NYT Is Hip, Happening, And Now

8 comments October 1st, 2007at 01:00pm Posted by Eli

I assume I’m not the only one who’s noticed that the motto at the top of the NYT’s online homepage now reads, “All the news that’s fit to blog.”


Entry Filed under: Media


  • 1. bill  |  October 1st, 2007 at 3:59 pm

    OT: How about those Giants? Sort of makes me feel a little better about the Redskin loss.

    Back on:
    Does this mean the Times has dirty hippies working in the tech department?

  • 2. Eli  |  October 1st, 2007 at 4:13 pm

    Man, I sure as hell never saw that one coming, although not having Westbrook as a safety valve or Tra Thomas as a protector were probably pretty huge. In theory, the Giants *should* have been able to do that – all four of the guys who ran wild have proven pass-rushing skills, but this is the first time all season that they’ve really shown them.

    And I kinda feel the same way as you do, noticing that the two teams we lost to are 4-0, and rather handily at that.

    But right now I think the Giants are a team that no-one wants to face (I *never* thought I’d be saying that this year), unless they’re running the wishbone.

  • 3. whig  |  October 2nd, 2007 at 3:50 am

    The NY Times has a wicked cool blog master, and the whole NYTimes.com runs on WordPress. It’s a giant blog, really.

  • 4. Karin  |  October 2nd, 2007 at 8:20 am

    No! I totally did not notice that. Thanks for pointing it out.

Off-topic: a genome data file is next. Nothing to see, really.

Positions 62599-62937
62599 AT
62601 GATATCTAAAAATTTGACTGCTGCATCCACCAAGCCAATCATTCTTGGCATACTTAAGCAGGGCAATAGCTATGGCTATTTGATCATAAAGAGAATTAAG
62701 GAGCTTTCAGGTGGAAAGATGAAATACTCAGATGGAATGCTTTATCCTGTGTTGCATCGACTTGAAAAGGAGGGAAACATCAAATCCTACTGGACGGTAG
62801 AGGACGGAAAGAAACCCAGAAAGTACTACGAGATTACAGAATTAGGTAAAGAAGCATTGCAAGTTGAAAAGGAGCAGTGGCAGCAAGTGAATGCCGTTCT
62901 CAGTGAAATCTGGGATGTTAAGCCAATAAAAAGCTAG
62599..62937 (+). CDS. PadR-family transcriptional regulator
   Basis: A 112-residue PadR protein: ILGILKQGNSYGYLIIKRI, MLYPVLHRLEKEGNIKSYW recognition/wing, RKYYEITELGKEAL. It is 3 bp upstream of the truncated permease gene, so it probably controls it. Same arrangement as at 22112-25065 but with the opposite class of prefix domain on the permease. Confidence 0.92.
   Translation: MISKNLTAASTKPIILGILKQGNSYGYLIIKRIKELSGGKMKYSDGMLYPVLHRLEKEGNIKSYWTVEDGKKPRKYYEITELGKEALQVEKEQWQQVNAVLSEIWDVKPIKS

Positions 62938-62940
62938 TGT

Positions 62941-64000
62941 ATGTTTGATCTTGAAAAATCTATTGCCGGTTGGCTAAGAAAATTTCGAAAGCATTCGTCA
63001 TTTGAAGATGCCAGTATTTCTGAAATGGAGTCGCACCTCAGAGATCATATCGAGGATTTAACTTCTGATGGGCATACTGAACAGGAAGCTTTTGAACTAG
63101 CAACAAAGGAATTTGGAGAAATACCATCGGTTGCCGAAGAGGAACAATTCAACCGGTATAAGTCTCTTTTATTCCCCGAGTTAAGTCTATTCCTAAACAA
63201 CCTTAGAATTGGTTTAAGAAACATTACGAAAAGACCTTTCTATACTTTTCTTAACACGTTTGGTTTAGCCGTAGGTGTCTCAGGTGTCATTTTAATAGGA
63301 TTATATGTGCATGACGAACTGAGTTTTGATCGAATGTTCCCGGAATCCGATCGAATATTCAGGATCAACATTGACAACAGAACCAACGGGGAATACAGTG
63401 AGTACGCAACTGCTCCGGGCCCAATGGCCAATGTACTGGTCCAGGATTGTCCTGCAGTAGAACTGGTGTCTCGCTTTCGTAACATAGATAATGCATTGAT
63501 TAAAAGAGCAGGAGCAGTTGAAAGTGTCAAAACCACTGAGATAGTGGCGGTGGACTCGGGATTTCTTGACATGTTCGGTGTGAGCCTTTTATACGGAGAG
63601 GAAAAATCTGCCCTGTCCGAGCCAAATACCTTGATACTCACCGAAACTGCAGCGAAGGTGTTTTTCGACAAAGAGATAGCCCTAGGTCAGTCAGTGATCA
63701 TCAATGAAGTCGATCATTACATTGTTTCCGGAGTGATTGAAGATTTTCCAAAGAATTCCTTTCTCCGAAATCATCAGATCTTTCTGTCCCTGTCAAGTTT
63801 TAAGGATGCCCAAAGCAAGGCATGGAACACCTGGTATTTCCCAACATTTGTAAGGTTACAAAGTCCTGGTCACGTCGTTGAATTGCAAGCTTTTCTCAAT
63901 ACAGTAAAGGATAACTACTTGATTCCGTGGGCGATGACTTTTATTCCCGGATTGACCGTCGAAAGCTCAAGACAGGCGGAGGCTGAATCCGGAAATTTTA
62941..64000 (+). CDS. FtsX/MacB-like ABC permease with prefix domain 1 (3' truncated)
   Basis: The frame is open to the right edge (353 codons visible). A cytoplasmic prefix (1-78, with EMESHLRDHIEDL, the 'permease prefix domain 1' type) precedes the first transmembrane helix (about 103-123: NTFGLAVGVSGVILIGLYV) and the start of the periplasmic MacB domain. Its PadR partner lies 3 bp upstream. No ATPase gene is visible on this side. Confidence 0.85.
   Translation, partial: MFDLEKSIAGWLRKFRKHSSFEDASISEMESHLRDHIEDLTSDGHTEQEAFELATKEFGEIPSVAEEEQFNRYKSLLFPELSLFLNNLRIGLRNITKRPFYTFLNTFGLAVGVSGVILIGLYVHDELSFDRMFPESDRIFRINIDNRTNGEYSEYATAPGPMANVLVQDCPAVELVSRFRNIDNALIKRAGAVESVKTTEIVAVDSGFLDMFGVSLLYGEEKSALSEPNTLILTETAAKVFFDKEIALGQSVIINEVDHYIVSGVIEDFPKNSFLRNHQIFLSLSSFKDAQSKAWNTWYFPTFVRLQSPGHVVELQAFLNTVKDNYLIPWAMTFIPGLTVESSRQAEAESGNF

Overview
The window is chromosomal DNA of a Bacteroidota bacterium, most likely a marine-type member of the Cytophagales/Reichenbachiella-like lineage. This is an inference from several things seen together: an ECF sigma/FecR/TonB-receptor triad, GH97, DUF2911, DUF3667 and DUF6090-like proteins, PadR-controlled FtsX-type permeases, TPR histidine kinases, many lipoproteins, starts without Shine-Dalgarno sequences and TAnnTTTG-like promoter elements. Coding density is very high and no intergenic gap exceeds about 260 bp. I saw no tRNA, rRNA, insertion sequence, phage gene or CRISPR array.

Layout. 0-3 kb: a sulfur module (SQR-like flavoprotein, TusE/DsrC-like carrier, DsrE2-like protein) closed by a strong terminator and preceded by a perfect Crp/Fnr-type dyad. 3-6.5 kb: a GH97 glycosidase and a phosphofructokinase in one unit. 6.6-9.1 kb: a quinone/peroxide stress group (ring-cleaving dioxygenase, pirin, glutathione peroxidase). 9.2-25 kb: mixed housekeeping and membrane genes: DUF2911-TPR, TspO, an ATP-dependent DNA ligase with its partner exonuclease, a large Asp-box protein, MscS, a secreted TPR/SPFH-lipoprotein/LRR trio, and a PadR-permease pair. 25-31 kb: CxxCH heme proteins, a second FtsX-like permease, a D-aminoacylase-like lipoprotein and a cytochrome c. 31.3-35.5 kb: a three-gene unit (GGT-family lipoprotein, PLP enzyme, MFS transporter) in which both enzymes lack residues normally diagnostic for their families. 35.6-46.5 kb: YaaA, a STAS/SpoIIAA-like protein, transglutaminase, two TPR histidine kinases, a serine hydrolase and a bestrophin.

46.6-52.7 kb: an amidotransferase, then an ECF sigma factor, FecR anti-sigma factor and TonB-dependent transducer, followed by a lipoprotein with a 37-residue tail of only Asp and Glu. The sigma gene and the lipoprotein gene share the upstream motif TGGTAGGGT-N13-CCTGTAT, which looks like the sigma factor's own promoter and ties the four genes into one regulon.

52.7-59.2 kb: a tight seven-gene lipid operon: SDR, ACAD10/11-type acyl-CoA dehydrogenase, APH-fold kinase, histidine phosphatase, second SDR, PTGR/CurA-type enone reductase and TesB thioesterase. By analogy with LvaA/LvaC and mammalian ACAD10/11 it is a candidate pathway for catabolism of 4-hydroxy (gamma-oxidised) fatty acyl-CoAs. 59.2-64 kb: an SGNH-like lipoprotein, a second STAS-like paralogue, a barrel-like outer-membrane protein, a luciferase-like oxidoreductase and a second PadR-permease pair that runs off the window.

But speaking of the Times blogs, do you read Errol Morris’s photography blog there? http://morris.blogs.nytimes.com/
    I have been fascinated by him, ever since I saw Les Blank’s movie about Morris’s efforts to complete his first film,
    “Werner Herzog Eats His Shoe”.

  • 5. Eli  |  October 2nd, 2007 at 4:32 pm

    I read most of his latest post, and the first one which you pointed me to.

    It’s interesting, but he kind of frustrates me a little. In the first one (IIRC), he says that context is vitally important to *every* photo, whereas I think context is irrelevant if the primary consideration is aesthetic rather than documentary.

    And in the second one, it frustrated me that neither he nor anyone he talked to noted that there were *more* cannonballs in the ditch in the “ON” shot, which makes the argument that they were taken from the ditch to scatter on the road kind of inexplicable. So either the ON photo was taken after an additional bombardment, or before a salvage gleaning, but I didn’t see any photographic evidence of balls being taken from the ditch to stage the photo. They could have been taken from somewhere off-camera, of course. That would have been the smart thing to do.

  • 6. Karin  |  October 3rd, 2007 at 10:58 am

    So either the ON photo was taken after an additional bombardment, or before a salvage gleaning,
    Those cannonballs are pretty heavy-dragging them from a distance off camera onto the road would be quite a chore, and would take up a good part of the hour & a half he said he spent there-plus the time it took to set up equipment in those days. So I don’t think he had time to fake the “ON” shot. And the letter to his wife only mentions the one ball landing near him that he takes as a souvenir, not a whole bombardment. So I think “ON” photo was before a gleaning. Makes sense to glean them from the road first, and then grab a few extra from the ditch.

  • 7. Eli  |  October 3rd, 2007 at 11:45 am

    Another good point, although I guess it would depend on how many troops he could find who were eager to drag heavy cannonballs all over the place to make his photo look more impressive. I mean, it’s not like they’d want to rest or anything…

  • 8. Karin  |  October 4th, 2007 at 10:52 pm

    We have to stop meeting like this.

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